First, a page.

Take the 2-minute tour ×
Stack Overflow is a question and answer site for professional and enthusiast programmers. It's 100% free, no registration required.

I'm working with UDP sockets in C++ for the first time, and I'm not sure I understand how they work. I know that sendto/recvfrom and send/recv normally return the number of bytes actually sent or received. I've heard this value can be arbitrarily small (but at least 1), and depends on how much data is in the socket's buffer (when reading) or how much free space is left in the buffer (when writing).

If sendto and recvfrom only guarantee that 1 byte will be sent or received at a time, and datagrams can be received out of order, how can any UDP protocol remain coherent? Doesn't this imply that the bytes in a message can be arbitrarily shuffled when I receive them? Is there a way to guarantee that a message gets sent or received all at once?

share|improve this question

4 Answers 4

up vote 2 down vote accepted

It's a little stronger than that. UDP does deliver a full package; the buffer size can be arbitrarily small, but it has to include all the data sent in the packet. But there's also a size limit: if you want to send a lot of data, you have to break it into packets and be able to reassemble them yourself. It's also no guaranteed delivery, so you have to check to make sure everything comes through.

But since you can implement all of TCP with UDP, it has to be possible.

usually, what you do with UDP is you make small packets that are discrete.

Metaphorically, think of UDP like sending postcards and TCP like making a phone call. When you send a postcard, you have no guarantee of delivery, so you need to do something like have an acknowledgement come back. With a phone call, you know the connection exists, and you hear the answers right away.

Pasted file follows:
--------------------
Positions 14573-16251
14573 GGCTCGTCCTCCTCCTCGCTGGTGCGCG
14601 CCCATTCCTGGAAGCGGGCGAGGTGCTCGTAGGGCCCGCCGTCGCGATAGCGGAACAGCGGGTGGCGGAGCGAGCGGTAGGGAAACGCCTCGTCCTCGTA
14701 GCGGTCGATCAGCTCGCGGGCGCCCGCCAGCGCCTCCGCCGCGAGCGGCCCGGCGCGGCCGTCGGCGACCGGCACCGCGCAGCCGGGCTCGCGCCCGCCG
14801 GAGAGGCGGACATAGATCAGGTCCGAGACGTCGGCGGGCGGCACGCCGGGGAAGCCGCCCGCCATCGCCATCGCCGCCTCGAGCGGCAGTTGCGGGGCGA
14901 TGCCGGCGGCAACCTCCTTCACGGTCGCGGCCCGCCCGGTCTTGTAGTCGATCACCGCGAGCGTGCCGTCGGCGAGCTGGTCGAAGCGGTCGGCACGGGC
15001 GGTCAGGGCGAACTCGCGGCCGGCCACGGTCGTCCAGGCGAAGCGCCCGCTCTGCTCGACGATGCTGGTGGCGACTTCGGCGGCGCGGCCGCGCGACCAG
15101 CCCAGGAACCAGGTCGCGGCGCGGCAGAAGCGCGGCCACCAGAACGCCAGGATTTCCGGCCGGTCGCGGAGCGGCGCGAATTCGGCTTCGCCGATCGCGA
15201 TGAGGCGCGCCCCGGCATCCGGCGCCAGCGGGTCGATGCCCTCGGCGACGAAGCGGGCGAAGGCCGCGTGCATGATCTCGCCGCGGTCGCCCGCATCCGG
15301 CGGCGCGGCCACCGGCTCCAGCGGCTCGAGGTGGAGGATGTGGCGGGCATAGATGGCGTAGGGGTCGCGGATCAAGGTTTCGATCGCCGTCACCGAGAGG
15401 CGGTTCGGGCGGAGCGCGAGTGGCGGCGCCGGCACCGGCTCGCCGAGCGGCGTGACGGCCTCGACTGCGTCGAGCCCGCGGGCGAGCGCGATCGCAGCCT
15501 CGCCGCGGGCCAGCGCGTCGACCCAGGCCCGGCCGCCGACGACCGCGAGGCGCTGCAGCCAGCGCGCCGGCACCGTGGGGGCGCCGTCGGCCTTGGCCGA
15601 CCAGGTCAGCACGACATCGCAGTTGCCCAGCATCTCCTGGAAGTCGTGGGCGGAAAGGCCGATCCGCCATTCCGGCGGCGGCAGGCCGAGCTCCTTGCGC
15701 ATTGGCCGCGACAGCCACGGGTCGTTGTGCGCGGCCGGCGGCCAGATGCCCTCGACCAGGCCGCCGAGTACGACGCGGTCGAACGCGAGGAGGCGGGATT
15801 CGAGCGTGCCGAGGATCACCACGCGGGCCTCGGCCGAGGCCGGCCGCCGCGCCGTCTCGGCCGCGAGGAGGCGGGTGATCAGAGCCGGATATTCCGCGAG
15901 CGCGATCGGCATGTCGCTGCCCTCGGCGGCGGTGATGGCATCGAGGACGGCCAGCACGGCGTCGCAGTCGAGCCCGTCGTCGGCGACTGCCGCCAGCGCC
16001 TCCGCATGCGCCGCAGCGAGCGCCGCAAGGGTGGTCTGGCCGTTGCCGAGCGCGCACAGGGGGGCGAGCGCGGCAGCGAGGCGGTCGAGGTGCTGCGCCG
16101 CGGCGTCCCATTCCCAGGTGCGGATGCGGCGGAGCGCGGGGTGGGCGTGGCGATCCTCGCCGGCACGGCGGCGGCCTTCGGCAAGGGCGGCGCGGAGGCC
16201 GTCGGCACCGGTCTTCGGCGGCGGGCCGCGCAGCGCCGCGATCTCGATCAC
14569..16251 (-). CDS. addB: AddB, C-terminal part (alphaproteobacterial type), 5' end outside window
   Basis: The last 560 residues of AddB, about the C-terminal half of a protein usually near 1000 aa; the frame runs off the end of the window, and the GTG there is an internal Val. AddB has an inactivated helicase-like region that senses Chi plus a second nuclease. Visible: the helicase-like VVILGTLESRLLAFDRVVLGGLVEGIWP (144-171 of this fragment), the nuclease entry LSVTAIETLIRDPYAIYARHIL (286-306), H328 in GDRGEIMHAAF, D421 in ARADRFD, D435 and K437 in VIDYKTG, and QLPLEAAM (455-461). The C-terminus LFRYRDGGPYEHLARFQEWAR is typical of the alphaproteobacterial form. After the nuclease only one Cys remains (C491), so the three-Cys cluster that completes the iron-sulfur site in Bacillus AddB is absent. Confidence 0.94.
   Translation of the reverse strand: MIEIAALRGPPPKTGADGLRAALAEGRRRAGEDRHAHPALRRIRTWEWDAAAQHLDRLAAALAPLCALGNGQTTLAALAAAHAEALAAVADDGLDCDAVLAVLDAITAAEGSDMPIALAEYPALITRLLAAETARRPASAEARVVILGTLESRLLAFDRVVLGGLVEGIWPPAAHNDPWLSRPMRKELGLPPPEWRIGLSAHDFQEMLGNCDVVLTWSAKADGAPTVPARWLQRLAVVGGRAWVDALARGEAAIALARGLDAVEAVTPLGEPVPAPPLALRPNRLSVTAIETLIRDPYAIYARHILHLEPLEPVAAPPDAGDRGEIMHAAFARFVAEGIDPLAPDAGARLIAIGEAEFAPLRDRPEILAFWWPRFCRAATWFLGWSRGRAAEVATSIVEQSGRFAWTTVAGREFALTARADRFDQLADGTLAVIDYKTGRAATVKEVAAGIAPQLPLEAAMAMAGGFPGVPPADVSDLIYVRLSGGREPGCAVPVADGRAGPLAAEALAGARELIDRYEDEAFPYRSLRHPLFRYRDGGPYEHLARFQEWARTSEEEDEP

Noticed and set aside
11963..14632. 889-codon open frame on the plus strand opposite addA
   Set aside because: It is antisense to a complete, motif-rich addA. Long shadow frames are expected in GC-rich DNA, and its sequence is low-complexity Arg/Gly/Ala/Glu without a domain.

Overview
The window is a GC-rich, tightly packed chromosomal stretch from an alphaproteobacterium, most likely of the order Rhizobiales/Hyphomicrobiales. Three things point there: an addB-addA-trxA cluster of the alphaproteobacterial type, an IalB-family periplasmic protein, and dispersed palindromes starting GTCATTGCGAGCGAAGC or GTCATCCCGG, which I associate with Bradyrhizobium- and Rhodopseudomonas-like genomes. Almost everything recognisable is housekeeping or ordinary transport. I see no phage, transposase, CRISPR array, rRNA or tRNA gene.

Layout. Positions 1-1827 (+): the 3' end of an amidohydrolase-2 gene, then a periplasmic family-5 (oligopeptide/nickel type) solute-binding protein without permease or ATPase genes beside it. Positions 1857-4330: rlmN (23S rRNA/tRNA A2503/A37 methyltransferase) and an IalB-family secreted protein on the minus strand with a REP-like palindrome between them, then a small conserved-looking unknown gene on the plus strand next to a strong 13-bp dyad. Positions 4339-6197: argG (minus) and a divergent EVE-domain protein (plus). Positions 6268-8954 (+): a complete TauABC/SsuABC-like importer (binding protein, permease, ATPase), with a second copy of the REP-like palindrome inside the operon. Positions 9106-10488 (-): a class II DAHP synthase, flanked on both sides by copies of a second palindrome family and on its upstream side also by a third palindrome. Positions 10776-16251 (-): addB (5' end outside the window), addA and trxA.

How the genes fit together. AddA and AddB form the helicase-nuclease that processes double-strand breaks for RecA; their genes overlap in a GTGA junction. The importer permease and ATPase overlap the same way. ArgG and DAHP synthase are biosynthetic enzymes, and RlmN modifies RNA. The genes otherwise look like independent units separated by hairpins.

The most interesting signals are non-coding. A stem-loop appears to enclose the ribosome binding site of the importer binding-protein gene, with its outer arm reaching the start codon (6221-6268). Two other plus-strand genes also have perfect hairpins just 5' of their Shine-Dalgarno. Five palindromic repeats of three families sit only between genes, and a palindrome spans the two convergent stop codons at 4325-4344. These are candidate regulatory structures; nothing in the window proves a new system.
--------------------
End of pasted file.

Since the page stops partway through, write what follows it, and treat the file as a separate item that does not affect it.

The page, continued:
share|improve this answer

No. With sendto you send out packets, which can contain down to a single byte. If you send 10 bytes as a single sendto call, these 10 bytes get sent into a single packet, which will be received coherent as you would expect.

Of course, if you decide to send those 10 bytes one by one, each of them with a sendto call, then indeed you send and receive 10 different packets (each one containing 1 byte), and they could be in arbitrary order.

It's similar to sending a book via postal service. You can package the book as a whole into a single box, or tear down every page and send each one as an individual letter. In the first case, the package is bulkier but you receive the book as a single, ordered entity. In the latter, each package is very light, but good luck reading that ;)

share|improve this answer

Actually you can send a UDP datagram of 0 bytes length. All that gets sent is the IP and UDP headers. The UDP recvfrom() on the other side will return with a length of 0. Unlike TCP this does not mean that the peer closed the connection because with UDP there is no "connection".

share|improve this answer

I have a client program that uses a blocking select (NULL timeout parameter) in a thread dedicated to waiting for incoming data on a UDP socket. Even though it is blocking, the select would sometimes return with an indication that the single read descriptor was "ready". A subsequent recvfrom returned 0.

After some experimentation, I have found that on Windows at least, sending a UDP packet to a port on a host that's not expecting it can result in a subsequent recvfrom getting 0 bytes. I suspect some kind of rejection notice might be coming from the other end. I now use this as a reminder that I've forgotten to start the process on the server that looks for the client's incoming traffic.

BTW, if I instead "sendto" a valid but unused IP address, then the select does not return a ready status and blocks as expected. I've also found that blocking vs. non-blocking sockets makes no difference.

share|improve this answer

Your Answer


By posting your answer, you agree to the privacy policy and terms of service.

Not the answer you're looking for? Browse other questions tagged or ask your own question.